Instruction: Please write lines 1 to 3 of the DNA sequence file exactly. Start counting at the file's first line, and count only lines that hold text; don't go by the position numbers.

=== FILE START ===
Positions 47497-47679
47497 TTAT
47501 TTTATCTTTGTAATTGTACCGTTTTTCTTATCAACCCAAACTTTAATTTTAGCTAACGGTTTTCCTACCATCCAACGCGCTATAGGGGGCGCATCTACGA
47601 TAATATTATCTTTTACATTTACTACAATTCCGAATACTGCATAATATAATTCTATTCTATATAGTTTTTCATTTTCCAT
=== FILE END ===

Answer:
Positions 47497-47679
47497 TTAT
47501 TTTATCTTTGTAATTGTACCGTTTTTCTTATCAACCCAAACTTTAATTTTAGCTAACGGTTTTCCTACCATCCAACGCGCTATAGGGGGCGCATCTACGA